PITTSBURGH (KDKA) — President Barack Obama returned to Pittsburgh to push his jobs bill.
He’s no stranger the city – a must-win region and state for re-election. He used the occasion to deliver a political message.
“This is a moment of truth for the U.S. Senate,” Obama said. “In front of them is a bill, a jobs bill that independent economists have said would grow this economy and put people back to work.”
He questioned why any member of Congress would vote no on this bill.
“So Pittsburgh, that starts now and I’m going to need your help,” Obama said.
“Any senator who votes no should have to look you in the eye and tell you what exactly they’re opposed to,” he added.
The President also asked why Republicans were now so opposed to job creation.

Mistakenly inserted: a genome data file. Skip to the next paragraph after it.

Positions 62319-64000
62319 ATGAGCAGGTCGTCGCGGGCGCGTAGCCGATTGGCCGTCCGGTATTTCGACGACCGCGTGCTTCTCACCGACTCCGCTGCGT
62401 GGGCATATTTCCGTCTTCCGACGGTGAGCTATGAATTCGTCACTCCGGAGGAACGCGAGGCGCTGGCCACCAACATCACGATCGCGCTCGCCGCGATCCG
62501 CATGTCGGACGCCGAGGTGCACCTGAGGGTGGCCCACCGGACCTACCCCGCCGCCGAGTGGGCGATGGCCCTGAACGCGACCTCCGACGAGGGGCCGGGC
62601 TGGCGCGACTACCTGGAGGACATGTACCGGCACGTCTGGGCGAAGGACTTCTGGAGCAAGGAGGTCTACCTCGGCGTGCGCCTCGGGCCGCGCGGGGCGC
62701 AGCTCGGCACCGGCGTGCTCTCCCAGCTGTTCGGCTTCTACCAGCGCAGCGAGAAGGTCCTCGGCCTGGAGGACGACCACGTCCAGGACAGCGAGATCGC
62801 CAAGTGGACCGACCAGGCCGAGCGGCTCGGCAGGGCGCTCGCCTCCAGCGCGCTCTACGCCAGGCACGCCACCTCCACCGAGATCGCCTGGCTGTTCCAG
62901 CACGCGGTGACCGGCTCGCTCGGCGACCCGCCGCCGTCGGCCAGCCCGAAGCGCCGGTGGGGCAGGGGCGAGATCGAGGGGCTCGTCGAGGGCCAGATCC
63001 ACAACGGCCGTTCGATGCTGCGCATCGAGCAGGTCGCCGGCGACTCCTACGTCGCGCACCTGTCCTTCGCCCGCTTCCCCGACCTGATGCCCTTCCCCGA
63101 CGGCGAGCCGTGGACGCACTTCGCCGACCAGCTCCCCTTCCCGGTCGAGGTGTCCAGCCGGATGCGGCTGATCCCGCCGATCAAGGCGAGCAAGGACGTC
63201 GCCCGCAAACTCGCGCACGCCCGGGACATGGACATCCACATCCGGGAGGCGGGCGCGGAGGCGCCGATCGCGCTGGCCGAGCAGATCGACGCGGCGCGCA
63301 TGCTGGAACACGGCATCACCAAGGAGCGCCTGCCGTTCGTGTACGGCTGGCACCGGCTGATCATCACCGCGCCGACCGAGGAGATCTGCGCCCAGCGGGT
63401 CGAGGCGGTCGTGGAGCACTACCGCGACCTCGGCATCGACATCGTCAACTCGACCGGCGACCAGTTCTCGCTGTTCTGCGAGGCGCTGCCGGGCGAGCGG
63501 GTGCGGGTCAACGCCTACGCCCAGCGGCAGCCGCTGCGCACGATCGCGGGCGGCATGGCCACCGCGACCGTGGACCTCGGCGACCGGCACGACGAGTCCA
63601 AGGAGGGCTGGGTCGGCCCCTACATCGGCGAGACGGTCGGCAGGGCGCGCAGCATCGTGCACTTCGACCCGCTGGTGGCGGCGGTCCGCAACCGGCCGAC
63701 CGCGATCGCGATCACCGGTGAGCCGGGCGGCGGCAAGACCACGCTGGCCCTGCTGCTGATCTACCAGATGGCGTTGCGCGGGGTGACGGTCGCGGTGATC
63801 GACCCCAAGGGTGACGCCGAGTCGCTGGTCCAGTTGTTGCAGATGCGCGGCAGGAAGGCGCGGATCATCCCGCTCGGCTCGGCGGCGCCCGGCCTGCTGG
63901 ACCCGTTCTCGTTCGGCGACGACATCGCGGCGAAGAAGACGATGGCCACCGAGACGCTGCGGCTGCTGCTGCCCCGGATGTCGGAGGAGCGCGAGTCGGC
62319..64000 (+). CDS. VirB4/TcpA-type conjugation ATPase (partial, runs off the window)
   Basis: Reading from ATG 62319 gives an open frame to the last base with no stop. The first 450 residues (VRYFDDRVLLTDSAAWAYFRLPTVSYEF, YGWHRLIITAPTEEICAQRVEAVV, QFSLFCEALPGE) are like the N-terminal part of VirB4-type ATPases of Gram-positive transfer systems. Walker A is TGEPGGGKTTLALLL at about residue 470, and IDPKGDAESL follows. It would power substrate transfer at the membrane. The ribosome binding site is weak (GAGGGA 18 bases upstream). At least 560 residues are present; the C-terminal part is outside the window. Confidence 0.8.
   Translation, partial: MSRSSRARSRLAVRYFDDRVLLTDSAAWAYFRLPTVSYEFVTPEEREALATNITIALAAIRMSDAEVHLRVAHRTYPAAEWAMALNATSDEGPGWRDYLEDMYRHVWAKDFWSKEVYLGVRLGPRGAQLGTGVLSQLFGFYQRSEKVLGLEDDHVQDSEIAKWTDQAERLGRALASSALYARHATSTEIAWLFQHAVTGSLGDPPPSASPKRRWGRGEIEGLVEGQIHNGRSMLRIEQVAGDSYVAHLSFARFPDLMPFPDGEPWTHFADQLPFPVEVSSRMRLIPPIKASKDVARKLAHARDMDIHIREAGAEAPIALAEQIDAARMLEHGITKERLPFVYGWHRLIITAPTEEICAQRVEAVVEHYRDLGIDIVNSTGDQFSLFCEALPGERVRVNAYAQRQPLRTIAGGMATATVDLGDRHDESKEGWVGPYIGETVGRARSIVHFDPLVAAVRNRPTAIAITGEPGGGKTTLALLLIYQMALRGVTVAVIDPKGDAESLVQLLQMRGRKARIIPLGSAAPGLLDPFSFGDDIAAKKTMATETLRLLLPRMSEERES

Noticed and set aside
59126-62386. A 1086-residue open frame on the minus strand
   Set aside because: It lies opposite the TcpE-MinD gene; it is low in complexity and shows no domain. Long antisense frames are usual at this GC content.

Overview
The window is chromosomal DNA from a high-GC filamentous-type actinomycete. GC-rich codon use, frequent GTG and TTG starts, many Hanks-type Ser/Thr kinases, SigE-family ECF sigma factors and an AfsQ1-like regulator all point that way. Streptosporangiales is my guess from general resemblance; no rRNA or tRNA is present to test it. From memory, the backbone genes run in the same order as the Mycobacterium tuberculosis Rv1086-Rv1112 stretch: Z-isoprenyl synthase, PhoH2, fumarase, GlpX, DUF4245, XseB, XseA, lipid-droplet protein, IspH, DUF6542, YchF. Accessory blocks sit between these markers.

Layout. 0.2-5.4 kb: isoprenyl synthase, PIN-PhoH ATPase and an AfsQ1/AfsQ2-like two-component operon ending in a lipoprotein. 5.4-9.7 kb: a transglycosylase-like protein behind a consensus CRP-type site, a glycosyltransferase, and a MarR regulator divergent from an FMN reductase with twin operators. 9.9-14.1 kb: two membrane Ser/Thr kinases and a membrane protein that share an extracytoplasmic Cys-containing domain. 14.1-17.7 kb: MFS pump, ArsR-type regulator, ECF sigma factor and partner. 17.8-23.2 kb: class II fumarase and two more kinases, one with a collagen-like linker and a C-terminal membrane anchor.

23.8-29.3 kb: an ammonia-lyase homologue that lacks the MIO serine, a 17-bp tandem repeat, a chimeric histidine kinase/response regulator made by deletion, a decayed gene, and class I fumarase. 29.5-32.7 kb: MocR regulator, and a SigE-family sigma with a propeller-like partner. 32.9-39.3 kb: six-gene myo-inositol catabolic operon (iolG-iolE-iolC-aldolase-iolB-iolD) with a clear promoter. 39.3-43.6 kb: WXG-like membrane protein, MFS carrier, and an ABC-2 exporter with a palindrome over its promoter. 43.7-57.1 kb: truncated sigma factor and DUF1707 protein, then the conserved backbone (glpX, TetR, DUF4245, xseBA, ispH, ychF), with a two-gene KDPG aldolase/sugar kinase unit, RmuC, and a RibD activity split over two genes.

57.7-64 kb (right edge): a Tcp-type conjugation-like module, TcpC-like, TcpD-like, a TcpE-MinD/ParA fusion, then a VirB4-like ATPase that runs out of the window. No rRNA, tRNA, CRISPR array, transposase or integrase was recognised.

“These are proposals that have traditionally been bipartisan. Republicans used to want to build roads and bridges. That wasn’t just a Democratic idea. We’ve all believed that education was important.
“You’ve got to come – if you’re voting no against this bill – and look a Pittsburgh teacher in the eye and tell them just why they don’t deserve to get a paycheck again,” Obama said.
Republicans say it’s the same old stuff that didn’t work the last time. Late Tuesday, Senate Republicans voted to block the bill.
Meantime, outside near where Obama was speaking, protestors and supporters gathered.
About 60 environmental protestors marched from Oakland to the South Side. They oppose a proposed pipeline from Canada to Texas and want the President to live up to what they call a campaign promise he made.
“We’re pretty much telling him today he has the opportunity to say no to this,” Seth Bush, a Pitt student, said. “It’s not in the hands of a legislative body, the Congress.”
Others had a different mission. Tina Henderson, of Stanton Heights, works at American Eagle and wanted to see the President’s motorcade.
“He waved at me and it was much worth it,” she said.